Recovery efforts were planned Wednesday to recover a single-engine plane that crashed in rural Castro Valley, killing one person aboard.
On Tuesday, search crews found a body at the scene of the wreckage, on Palomares Road and officials believe it is likely the pilot and owner of the plane, 60-year-old John Sacco. The San Francisco Chronicle reported Gov. Jerry Brown appointed Sacco to the state Occupational Safety and Health Standards Board earlier this year. The Rocklin, Calif. resident was a safety engineer and industrial hygiene consultant as well as president and CEO of Earthshine Consulting, Inc., where he had worked since 1998, according to an online biography, the Chronicle reported.
At 11:25 a.m., the plane was traveling at 74 knots, but slowed dramatically to 39 knots a minute later, sources told NBC Bay Area. The pilot reportedly lost contact with air traffic control three minutes later, sources said. A knot is equivalent to about 1.1 miles.
Federal Aviation Administration spokesman Ian Gregor said air traffic controllers lost radar and radio contact with the plane, a Piper PA-32, about 12 miles east of Oakland International Airport around 11:30 a.m.
The Alameda County Fire Department received reports of a downed aircraft, which was traveling from Lincoln in Placer County to Oakland, at 12:02 p.m., Alameda County Fire Department spokeswoman Aisha Knowles said.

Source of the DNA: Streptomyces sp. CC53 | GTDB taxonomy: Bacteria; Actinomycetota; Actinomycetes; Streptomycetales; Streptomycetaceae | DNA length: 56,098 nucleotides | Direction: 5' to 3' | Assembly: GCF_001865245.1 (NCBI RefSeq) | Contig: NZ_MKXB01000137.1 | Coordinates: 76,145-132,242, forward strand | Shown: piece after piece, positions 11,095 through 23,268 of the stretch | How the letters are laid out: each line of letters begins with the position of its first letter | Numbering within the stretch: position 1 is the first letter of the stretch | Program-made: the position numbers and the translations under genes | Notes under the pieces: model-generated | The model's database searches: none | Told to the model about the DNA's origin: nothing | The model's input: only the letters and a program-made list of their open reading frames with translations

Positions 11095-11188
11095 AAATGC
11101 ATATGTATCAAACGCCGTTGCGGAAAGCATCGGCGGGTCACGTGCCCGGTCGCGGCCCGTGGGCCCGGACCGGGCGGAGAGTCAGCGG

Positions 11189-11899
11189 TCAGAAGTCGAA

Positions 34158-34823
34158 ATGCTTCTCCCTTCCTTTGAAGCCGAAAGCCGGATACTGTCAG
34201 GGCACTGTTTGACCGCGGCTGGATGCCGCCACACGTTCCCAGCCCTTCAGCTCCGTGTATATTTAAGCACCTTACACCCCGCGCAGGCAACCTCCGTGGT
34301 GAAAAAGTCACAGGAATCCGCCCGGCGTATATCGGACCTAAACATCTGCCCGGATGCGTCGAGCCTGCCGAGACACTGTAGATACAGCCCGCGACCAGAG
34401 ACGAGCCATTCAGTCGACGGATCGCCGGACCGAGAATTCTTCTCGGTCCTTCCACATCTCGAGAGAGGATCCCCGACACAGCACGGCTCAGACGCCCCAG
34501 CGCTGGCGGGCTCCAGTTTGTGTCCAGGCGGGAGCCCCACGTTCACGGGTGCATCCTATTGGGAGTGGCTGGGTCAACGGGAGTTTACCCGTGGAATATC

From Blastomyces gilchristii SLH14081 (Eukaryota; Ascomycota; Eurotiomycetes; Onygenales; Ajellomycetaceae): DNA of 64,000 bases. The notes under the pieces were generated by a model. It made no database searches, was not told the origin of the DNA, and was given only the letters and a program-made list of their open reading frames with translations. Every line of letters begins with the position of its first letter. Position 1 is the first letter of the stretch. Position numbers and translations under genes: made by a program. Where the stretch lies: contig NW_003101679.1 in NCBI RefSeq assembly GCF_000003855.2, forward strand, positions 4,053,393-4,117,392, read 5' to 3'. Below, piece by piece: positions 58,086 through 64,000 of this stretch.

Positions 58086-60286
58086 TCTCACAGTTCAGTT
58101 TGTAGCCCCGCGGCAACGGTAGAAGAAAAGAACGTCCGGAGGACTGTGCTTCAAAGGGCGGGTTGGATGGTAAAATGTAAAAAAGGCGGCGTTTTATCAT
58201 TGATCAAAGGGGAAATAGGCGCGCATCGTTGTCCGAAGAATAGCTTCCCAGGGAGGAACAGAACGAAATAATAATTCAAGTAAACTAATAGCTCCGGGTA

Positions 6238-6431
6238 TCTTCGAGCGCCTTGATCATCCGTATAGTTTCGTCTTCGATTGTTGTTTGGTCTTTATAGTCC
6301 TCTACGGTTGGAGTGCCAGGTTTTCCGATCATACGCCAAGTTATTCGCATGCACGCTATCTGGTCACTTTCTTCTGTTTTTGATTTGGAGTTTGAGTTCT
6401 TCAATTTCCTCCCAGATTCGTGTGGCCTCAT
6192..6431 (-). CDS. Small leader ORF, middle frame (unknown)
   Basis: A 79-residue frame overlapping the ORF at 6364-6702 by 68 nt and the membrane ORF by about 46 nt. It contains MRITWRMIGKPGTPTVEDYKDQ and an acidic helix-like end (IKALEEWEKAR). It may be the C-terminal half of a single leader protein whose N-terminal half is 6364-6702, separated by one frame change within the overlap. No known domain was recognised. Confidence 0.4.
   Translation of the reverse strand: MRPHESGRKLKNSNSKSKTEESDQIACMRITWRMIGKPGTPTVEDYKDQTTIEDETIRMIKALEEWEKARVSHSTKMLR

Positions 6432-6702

Sources said that the plane's tail number is N323PA. The single-engine aircraft belongs to Sacco, a well-known businessman in the Sacramento-area, who was appointed to the California Occupational Safety and Health Standards Board in August.
Sacco's LinkedIn profile indicates that he owns Earthshine Consulting, which is based in Rocklin. There is no word yet on whether he was flying the plane when it went down.
Two Alameda County firefighters suffered non life-threatening injuries during the ground search for the downed plane, but were treated and back at work, the department tweeted out early Wednesday.
No one knows yet what caused the small plane to crash near the Sunol and Castro Valley border.
But aviation expert Mike McCarron said there are many factors, including weather, that come into play when an aircraft goes down.
"It's very changeable," McCarron said of weather conditions. "It's a critical factor for any tpe of plane, whether it be commercial or general."
Tuesday's incident comes two days after another single-engine plane, carrying a family of five from Gilroy, crashed near Bakersfield.
Bay City News contributed to this report.